Thursday, January 12, 2017

Dear Dorothy Caldwell

Dorothy Caldwell  Canyon 2012   stitched cotton earth ochre 13 x 17 inches 
Dear Dorothy

I just finished reading the article in the recent SAQA journal.  It is very well done and I believe that it respects your work and long career.  Congratulations.  
Dorothy Caldwell  detail of Canyon
I very much enjoyed reading it and re-visiting the large pieces from Silent Ice / Deep Patience,
Dorothy Caldwell Before the Glaciers Melt plant dyed with stitching and applique 14 x 17.5 inches
I visited the David Kaye show just before it closed in December and spent a good long while with your work there and with talking to David about our favourites in the show and about some of his own history as a textile artist. 
Dorothy Caldwell detail of Before the Glaciers Melt
I photographed most of the pieces and plan to put up a blog post about that exhibition soon.  (Thank you for your permission).  Also, may I use the quotes by you that are in that SAQA article?   
Dorothy Caldwell  Looking Up / Looking Down  2016  dyed in the Australian outback with iron oxide and eucalyptus printed and stitched cotton, 55 x 59 inches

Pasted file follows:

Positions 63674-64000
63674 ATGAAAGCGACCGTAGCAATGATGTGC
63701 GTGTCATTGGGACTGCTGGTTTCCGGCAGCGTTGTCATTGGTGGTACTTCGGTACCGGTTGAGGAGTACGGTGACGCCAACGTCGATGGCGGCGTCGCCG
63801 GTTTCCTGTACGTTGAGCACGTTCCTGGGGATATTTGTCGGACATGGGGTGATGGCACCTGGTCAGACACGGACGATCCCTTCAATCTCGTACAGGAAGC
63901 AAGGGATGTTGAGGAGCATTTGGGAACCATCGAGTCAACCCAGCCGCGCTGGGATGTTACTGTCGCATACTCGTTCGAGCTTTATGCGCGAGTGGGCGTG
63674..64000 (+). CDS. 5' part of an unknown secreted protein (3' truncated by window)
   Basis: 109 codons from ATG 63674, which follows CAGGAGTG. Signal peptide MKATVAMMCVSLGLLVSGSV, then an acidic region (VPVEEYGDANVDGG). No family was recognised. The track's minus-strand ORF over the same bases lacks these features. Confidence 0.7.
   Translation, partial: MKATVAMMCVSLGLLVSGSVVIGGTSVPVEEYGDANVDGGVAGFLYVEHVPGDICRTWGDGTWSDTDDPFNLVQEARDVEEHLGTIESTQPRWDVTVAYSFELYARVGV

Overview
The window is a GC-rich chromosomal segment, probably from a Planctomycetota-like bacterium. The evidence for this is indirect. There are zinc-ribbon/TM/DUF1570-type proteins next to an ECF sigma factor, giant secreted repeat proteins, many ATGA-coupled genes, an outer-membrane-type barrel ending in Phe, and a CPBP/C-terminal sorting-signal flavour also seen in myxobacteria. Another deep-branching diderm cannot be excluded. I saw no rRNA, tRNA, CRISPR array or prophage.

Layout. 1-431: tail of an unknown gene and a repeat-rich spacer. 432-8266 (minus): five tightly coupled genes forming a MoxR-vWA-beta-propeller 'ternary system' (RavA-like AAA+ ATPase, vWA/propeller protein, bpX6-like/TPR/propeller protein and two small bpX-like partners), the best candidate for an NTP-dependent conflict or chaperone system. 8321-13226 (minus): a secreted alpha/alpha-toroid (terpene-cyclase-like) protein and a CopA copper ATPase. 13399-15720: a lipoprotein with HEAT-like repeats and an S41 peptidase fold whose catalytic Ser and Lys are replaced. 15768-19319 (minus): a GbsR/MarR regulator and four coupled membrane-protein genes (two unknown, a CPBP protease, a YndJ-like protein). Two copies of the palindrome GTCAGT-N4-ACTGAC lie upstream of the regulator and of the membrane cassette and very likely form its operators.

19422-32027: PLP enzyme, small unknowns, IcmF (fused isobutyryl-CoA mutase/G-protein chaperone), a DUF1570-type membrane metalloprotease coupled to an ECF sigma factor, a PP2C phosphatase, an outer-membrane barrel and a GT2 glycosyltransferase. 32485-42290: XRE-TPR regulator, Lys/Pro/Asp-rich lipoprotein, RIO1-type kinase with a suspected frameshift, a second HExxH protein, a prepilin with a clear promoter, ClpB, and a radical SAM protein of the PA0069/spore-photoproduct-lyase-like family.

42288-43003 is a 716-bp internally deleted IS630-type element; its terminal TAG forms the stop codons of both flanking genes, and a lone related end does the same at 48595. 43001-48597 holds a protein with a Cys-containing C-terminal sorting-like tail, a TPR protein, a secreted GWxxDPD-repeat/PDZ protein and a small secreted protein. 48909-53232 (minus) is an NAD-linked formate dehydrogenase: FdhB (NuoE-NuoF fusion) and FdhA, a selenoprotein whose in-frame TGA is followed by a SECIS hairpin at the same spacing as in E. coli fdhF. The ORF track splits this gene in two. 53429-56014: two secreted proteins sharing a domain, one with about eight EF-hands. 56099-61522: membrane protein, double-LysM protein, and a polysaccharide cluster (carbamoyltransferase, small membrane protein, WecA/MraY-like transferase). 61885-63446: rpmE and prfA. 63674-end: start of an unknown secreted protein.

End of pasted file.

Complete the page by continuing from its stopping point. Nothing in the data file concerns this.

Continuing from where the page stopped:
One thing that I noticed in the new work at David Kaye Gallery is the amount and variety of the hand stitched marks.  
Dorothy Caldwell  detail of Looking Up / Looking Down
Do you agree that there is more stitching in these new pieces than in previous work?  I love the way that you draw with a couched line - and how sometimes just the wrapping threads have been left behind from a removed thread, evidenced by a line of dots.      
Dorothy Caldwell detail of Looking Up / Looking Down
Dorothy Caldwell   New Growth in Pink Earth   2016  stitched cotton, pink earth ochre  17.5 x 15.25 inches
 In the article, you mentioned the difference beteen a painter's gestural mark and a stitcher's smaller and perhaps tighter hand muscle mark, and how you are  seeking ways to make energetic marks. 
Dorothy Caldwell detail of New Growth in Pink Earth

Dorothy Caldwell   detail of New Growth in Pink Earth
I shall carry this (energetic) idea forward into my own work in hand stitch.